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2_3_DiscoverBenelux_Issue14_January2015_Scan Magazine 1 26/01/2015 19:14 Page 23

Discover Benelux |  Column |  Liz Wenger

Cross burning in Luxembourg TEXT: LIZ WENGER |  PHOTOS: PHILIP WENGER

You  might  witness  something  strange  in Luxembourg on the weekend of 22 February,  in  the  form  of  a  tall  burning  cross standing in the middle of a field lighting up the night sky. If you’re familiar with US history, you might think that something nefarious is going on but let me assure you, this is a very old and harmless tradition in Luxembourg  and  its  surrounding  areas  to scare  off  the  winter  spirits  and  welcome spring back. During the pagan days of the Celts in the 9th  century  BC,  lighting  big  fires  was  a way to implore the sun to make the coming harvest bountiful. They were particularly common at the end of a season or beginning of a new one. The Romans, too, had a long tradition of fire rituals coupled with the symbolism of cleansing, renewal and fertility,  and  as  one  theory  goes,  ‘Buerg-

brennen’ is a relic of the old Gallo-Roman New Year’s celebration on 1 March. Even though we call this particular fire in February Buergbrennen (castle burning), it has nothing to do with a castle. It is not exactly  clear  where  the  name  comes  from, maybe from the latin ‘burere’ (to burn) or maybe from the old germanic word ‘bûr’, a house or straw hut that was burned to sacrifice  people,  as  Julius  Caesar  concluded. However, there is still considerable ambiguity  surrounding  the  validity  of  his account,  as  the  huts  could  have  been burned after the people had already died, in an effort to purge the bad spirits. How we went from burning a straw hut to burning a cross is not entirely certain, either. It  could  have  something  to  do  with  the Catholic Church, who tried to ban the fires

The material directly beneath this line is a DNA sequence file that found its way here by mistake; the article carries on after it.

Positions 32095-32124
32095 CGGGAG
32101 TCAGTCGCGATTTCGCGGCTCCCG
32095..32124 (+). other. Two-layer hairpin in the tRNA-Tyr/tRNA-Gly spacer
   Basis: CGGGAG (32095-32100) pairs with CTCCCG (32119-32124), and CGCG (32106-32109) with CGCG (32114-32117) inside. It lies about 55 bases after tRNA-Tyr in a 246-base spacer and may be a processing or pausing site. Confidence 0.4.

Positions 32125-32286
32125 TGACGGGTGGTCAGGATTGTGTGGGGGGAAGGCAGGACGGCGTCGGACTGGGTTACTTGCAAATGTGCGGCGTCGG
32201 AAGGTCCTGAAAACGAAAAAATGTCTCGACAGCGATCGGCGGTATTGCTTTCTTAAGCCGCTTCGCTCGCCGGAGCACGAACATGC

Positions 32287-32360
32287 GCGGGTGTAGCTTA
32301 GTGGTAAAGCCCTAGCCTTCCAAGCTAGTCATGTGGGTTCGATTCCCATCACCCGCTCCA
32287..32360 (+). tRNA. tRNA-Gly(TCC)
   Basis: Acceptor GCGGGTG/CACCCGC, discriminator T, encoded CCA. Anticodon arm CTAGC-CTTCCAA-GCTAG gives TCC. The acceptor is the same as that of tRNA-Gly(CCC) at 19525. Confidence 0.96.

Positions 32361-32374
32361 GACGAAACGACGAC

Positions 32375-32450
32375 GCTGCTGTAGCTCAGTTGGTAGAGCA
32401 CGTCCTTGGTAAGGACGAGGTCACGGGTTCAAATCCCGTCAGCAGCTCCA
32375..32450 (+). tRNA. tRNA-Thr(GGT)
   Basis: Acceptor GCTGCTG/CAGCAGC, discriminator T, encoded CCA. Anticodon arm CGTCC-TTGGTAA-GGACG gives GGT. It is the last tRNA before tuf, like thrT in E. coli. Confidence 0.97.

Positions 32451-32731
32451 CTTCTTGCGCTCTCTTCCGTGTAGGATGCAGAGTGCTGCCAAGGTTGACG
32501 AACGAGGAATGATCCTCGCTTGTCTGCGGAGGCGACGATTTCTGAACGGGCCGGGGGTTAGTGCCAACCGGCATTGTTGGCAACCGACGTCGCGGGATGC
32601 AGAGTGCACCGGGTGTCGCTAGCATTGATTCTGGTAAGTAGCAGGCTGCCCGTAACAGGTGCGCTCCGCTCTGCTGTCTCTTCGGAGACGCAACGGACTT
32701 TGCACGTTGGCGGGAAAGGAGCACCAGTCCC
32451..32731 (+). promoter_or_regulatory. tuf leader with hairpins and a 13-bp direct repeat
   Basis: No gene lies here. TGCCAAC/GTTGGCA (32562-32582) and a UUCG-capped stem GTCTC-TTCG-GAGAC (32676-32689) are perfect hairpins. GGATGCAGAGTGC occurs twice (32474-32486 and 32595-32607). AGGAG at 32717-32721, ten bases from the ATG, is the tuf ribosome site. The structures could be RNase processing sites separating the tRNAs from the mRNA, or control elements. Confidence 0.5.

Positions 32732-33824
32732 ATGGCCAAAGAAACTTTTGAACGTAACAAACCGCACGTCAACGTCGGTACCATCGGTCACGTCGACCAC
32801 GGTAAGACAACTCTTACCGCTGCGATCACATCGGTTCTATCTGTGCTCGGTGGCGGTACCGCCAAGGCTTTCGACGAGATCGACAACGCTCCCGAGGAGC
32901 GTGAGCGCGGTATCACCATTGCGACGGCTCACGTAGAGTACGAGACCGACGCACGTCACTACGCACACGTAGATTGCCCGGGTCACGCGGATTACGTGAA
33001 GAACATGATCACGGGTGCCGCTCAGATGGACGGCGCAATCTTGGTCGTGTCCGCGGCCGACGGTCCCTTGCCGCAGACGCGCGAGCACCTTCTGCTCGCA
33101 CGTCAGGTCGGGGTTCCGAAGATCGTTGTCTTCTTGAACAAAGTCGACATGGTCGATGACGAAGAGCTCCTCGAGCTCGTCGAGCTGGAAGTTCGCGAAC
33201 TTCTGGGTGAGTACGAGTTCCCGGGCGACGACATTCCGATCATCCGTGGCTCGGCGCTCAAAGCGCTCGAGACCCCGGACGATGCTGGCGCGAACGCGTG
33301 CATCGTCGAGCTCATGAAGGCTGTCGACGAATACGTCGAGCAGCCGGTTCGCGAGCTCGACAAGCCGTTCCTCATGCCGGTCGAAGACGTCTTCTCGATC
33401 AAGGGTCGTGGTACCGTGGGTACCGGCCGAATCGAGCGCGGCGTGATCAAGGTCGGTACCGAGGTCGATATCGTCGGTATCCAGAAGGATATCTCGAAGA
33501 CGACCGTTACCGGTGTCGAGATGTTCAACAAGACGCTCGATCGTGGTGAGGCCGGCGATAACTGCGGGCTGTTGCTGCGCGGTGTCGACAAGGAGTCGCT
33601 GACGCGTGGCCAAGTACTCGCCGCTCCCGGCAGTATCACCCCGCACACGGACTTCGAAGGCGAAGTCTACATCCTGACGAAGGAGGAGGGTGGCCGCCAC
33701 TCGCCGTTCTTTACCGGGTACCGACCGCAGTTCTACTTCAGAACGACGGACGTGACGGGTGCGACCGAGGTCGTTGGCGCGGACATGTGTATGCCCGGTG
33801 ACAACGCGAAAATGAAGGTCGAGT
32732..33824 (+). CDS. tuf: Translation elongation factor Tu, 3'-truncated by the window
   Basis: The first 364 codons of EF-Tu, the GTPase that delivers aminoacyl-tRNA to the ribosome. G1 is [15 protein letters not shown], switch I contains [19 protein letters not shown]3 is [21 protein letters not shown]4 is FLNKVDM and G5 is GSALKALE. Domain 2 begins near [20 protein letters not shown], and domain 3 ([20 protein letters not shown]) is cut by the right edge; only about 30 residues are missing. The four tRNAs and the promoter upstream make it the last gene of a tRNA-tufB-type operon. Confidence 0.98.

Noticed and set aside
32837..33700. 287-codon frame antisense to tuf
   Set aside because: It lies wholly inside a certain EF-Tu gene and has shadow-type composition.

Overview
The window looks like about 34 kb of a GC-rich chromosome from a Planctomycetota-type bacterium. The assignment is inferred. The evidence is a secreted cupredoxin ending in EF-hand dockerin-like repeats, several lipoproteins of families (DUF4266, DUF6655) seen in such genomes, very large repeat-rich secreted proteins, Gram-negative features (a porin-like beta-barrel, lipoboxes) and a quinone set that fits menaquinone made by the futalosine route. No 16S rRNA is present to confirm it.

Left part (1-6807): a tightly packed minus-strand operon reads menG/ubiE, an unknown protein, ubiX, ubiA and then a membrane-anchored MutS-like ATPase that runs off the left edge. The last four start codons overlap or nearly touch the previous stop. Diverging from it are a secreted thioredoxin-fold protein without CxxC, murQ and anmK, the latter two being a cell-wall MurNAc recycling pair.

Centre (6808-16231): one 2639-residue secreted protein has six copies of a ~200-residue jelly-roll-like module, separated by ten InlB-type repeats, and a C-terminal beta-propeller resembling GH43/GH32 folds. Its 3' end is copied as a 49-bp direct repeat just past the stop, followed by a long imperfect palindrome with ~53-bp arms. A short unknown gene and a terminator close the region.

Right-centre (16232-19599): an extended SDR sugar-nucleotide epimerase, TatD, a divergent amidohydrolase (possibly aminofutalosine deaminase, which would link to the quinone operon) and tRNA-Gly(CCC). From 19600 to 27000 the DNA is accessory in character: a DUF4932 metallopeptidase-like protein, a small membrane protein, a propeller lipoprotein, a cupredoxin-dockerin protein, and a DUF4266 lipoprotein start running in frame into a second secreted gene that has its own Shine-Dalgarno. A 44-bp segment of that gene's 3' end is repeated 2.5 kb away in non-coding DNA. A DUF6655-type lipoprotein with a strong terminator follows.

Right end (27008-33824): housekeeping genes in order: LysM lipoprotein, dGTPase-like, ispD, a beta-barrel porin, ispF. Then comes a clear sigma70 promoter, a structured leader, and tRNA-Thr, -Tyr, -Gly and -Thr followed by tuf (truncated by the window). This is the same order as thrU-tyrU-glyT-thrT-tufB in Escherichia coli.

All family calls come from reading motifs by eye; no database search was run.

in  the  7th  century  as  they  were  often  accompanied by uncontrollable celebrations. Failing to do so, the Church eventually tried to  reinterpret  the  fires  in  accordance  with their faith by blessing the fire, praying around it and conceivably adding a cross to it. In any case, if you are in the area during this  particular  February  weekend,  don’t miss Buergbrennen. It is held in most villages throughout Luxembourg; follow the light, or the strong smell of smoke to find out where exactly.

Liz Wenger is currently publishing a book for English speakers to learn Luxembourgish. Sign up to be notified of the book’s release on learnluxembourgish.com

Issue 14 |  February 2015 |  23

Profile for Scan Client Publishing

Discover Benelux, Issue 14, February 2015  

Promoting Belgium, The Netherlands, Luxembourg and France.

Discover Benelux, Issue 14, February 2015  

Promoting Belgium, The Netherlands, Luxembourg and France.